Even if you have been living under a rock lately, chances are still pretty good that you’ve already heard about the big news surrounding President Trump’s personal finances — including $421 million in debts (which might be a low estimate) and the $750 that Trump paid in federal income taxes in recent years.
The New York Times dropped a bombshell of a story on Sunday that not only shows that Trump pays less in taxes than the average American family — it also completely demolishes his image/brand of being an ultra-successful businessman and calls into serious question his true motive for running for President in 2016 (and for re-election in 2020). We’d encourage you to read the Times story yourself, or at least take a look at this shorter breakdown of the Times’ key findings.
As Chris Cillizza writes for CNN, these new revelations indicate that Trump’s political ambitions were initially just a branding exercise:
[Trump’s] situation was different in 2015. He was no longer riding high financially or otherwise. He was seen less as a business titan and A-list celebrity — and much more as a a cultural curiosity, a sort of has-been throwback to the 1980s. Flirting with a run for president wasn’t enough; he needed to go further this time as a way to restart a flagging brand…
…Running for president was one of the last cards Trump had to play. His candidacy was borne of desperation, not of a desire to serve. Which we kind of always knew.
But with the Times’ tax revelations, we can now say so definitively. [Pols emphasis]
Trump probably didn’t expect to make it to the White House when he kicked off his Presidential bid in 2015. But even getting close to winning made him a serious national security threat. As Bloomberg News explains, Trump might actually be facing debts of somewhere in the neighborhood of $1.1 BILLION, which would make him an easy mark for foreign governments to prey upon:
Trump has been bloviating about being worth $10 billion ever since he entered the 2016 presidential race, a figure that simply isn’t true. He’s worth a fraction of that amount, and the larger his indebtedness becomes, the more strain it puts on his assets. The Covid-19 pandemic has taken a particularly brutal toll on the sectors in which the Trump Organization operates — real estate, travel and leisure. If Trump is unable to meet his debt payments, he’s either going to have to sell assets or get bailed out by a friend with funds. Trump has never liked to sell anything, even when it’s hemorrhaging money. So if he’s tempted to save himself by getting a handout, that makes him a mark.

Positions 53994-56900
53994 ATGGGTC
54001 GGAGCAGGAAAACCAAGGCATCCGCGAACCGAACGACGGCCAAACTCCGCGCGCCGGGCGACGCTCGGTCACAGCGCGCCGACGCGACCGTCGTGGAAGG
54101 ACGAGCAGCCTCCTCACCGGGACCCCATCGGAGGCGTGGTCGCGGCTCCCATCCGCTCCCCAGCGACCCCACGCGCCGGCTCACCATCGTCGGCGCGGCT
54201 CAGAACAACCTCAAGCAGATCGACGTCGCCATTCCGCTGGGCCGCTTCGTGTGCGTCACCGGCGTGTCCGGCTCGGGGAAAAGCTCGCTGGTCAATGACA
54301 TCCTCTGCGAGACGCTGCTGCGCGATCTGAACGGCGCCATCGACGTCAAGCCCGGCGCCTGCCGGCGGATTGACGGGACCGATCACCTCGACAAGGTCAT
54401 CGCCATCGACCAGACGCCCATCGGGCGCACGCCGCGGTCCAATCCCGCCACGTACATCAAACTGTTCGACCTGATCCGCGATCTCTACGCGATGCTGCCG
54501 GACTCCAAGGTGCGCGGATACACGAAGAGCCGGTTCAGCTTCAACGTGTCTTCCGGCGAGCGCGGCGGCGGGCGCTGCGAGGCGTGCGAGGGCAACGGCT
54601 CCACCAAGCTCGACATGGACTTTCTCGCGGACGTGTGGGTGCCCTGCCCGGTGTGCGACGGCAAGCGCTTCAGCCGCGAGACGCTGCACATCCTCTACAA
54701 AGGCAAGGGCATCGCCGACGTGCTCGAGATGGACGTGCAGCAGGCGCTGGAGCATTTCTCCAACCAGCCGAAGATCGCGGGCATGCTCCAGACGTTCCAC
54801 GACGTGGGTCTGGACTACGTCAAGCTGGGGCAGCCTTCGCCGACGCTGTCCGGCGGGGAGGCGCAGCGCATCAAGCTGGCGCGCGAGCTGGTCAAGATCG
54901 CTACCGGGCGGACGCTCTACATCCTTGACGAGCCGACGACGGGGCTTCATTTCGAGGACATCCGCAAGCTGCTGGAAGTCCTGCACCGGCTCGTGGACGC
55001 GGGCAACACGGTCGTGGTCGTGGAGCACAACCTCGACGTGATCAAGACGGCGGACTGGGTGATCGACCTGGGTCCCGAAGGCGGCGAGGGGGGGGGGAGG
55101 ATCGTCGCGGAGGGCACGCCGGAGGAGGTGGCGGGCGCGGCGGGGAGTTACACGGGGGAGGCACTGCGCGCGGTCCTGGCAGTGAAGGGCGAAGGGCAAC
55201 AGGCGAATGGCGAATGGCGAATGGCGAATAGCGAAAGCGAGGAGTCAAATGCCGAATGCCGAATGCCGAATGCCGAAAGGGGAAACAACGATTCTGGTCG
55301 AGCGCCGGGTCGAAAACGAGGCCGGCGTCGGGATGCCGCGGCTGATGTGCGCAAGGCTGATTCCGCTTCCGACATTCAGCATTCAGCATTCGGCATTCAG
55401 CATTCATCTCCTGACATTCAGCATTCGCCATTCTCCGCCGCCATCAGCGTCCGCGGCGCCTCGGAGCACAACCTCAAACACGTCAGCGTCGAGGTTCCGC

If Trump was still just a reality TV oddity, that wouldn’t be earthshaking. But he’s president, and the trade-offs someone like him would be willing to make to save his face and his wallet taint every public policy decision he makes – including issues around national security.
Trump’s persistent refusal to release his tax returns remained a big issue even after Election Day in 2016. Colorado Sen. Cory Gardner (R-Yuma) addressed the issue with this ridiculous comment in early 2017 that has certainly not aged well:
GARDNER: The issue of the tax returns, I think everybody should should have the opportunity to, to release their tax returns. [Pols emphasis] And that’s, uh people in the state legislature and people running for Congress. I’ve done that, others have, and I think everyone should. So I think I agree with you there. It shouldn’t just be about President Trump, it ought to be about President Obama, President Bush it ought to be about whoever is running for president, Hillary Clinton, you name it, and they should have done that. So…
Gardner is undoubtedly going to get plenty of opportunities to talk about Trump’s finances in the coming weeks, and he’ll need a better answer than this. Because as Gardner himself said in June 2019, “I think the President is going to continue to do what the President is going to continue to do.”